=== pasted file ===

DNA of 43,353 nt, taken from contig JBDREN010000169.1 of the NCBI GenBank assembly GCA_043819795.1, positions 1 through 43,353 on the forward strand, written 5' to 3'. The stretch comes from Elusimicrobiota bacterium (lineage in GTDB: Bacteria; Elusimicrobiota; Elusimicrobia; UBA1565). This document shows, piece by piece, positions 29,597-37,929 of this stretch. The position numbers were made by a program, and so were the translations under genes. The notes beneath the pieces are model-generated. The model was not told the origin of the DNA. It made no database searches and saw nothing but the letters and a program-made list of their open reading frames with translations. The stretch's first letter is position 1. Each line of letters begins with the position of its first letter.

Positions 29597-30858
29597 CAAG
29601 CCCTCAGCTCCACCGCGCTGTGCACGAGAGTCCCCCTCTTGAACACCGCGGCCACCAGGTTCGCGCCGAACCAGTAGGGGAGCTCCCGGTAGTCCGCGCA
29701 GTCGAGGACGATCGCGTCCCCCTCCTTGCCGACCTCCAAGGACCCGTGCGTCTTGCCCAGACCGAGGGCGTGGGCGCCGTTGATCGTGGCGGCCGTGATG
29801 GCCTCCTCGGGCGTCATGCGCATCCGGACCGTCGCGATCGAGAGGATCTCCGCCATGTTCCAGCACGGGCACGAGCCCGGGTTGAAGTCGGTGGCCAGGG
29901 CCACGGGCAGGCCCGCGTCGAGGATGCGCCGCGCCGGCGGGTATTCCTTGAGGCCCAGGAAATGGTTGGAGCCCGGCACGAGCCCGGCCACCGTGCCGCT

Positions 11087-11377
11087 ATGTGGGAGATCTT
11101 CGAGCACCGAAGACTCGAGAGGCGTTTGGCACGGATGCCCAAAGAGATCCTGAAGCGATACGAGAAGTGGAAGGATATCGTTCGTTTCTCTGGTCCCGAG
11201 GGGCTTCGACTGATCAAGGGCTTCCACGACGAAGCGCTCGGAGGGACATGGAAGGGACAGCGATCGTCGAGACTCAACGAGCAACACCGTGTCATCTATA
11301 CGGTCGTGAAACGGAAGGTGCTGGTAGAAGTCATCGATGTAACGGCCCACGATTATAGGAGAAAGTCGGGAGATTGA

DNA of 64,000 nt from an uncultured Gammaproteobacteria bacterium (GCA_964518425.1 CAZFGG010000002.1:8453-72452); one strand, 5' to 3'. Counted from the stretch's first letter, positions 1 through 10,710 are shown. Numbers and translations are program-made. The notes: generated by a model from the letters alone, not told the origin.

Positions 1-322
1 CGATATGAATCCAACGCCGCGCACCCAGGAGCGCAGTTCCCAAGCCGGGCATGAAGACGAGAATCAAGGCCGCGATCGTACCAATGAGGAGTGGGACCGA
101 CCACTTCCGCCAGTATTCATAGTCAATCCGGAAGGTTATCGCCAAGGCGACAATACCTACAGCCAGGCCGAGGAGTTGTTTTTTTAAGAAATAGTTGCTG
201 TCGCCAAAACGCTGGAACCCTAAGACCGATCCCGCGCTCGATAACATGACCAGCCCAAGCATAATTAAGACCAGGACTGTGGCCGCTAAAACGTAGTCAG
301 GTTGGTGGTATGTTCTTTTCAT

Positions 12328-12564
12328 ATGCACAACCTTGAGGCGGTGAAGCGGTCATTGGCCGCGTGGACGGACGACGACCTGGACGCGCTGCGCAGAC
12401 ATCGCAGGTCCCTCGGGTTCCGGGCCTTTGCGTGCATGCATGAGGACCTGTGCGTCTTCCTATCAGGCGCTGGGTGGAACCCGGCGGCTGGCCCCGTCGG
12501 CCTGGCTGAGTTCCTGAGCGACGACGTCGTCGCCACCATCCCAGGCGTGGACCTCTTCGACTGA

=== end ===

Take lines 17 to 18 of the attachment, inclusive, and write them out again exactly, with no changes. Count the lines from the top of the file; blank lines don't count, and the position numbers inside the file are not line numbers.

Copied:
201 TCGCCAAAACGCTGGAACCCTAAGACCGATCCCGCGCTCGATAACATGACCAGCCCAAGCATAATTAAGACCAGGACTGTGGCCGCTAAAACGTAGTCAG
301 GTTGGTGGTATGTTCTTTTCAT